Monday, April 27, 2009

Census Counting and Inmates

Most people probably don't ever to stop to think of this (why would they?) but inmates in prison are usually counted by the Census Bureau as "residents" of the prison and locale in which they are incarcerated at the time of the census. The problem is that this creates a false population for political purposes.

[F]for some civil liberties groups and the nonprofit Prison Policy Initiative, which has analyzed the last census numbers, counting inmates in prisons distorts population numbers in New York and several other states. Rural areas are shown to be more populous than they are, these critics say, while urban areas -- which produce most of the inmates -- are routinely under-counted.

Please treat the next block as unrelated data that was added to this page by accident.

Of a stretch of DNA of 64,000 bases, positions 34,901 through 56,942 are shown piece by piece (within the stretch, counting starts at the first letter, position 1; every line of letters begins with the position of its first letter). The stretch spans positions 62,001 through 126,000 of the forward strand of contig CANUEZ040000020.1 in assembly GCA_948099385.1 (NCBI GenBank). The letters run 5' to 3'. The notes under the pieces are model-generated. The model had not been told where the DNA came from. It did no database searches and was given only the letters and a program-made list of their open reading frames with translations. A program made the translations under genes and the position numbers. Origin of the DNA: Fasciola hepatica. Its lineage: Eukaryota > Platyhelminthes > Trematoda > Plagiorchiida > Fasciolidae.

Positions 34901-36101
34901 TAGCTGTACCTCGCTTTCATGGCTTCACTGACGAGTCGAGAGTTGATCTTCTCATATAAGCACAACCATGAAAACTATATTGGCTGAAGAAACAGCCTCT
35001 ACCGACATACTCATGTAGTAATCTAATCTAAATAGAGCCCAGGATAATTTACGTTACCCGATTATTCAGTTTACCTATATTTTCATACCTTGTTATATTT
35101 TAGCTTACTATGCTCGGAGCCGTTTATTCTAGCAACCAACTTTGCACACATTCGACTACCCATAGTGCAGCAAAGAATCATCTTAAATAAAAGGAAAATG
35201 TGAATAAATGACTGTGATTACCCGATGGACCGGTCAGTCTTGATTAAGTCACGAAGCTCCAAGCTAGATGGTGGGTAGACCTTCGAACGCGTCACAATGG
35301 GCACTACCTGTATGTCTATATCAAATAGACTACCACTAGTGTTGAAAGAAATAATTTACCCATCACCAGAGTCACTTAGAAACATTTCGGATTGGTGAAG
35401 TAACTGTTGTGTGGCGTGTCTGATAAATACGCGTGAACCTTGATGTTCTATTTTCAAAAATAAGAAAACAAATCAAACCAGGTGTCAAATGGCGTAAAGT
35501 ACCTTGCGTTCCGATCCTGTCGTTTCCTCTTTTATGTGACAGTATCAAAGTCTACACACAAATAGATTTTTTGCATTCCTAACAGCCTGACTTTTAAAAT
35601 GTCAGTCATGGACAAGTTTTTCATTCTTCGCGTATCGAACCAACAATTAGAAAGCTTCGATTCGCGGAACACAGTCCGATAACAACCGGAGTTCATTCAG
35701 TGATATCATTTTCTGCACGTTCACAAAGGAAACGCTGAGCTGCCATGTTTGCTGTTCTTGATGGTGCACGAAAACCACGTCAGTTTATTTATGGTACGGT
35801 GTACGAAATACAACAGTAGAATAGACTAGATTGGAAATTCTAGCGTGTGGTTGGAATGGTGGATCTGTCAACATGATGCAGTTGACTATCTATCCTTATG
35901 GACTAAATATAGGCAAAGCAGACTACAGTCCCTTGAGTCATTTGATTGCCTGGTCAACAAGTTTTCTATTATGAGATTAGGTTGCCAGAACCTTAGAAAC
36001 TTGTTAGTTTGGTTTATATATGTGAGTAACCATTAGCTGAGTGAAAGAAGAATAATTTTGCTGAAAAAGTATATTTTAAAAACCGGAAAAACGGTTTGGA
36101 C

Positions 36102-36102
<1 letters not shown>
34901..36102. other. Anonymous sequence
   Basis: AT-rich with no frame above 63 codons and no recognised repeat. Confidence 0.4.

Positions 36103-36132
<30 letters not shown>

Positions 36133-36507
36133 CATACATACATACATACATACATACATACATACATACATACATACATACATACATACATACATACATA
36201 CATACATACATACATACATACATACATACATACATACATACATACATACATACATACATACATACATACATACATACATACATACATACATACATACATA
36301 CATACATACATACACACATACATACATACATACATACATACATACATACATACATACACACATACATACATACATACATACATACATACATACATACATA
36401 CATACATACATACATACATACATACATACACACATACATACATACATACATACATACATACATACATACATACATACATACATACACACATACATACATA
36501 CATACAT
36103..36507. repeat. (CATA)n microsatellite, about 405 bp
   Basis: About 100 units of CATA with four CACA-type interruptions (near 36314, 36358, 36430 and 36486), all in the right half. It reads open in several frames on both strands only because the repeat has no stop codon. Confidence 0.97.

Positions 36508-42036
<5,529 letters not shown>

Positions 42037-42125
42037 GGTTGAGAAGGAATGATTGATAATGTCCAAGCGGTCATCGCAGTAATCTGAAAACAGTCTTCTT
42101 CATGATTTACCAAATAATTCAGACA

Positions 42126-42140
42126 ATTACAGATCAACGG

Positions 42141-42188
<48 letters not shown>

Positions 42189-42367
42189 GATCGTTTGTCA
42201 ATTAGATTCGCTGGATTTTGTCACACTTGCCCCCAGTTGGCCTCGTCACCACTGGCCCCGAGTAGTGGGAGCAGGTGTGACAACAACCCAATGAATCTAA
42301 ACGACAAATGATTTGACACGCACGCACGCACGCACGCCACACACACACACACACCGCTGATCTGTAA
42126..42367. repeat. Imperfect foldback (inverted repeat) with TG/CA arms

States and counties rely on population numbers from the census to draw their legislative districts. In New York and some other states, Republicans continue to have clout in legislatures because they are elected from safely conservative, rural districts even as those areas lose people. The exception to that population decline: inmates, whose numbers have grown because of tough mandatory sentencing laws.

It comes up every decade and the Census Bureau refuses to change its policy: "We're following the concept of 'usual residence' -- where the person lives and sleeps most of the time."

Even though the idea of a prison inmate referring to his cell as his "residence" is laughable.

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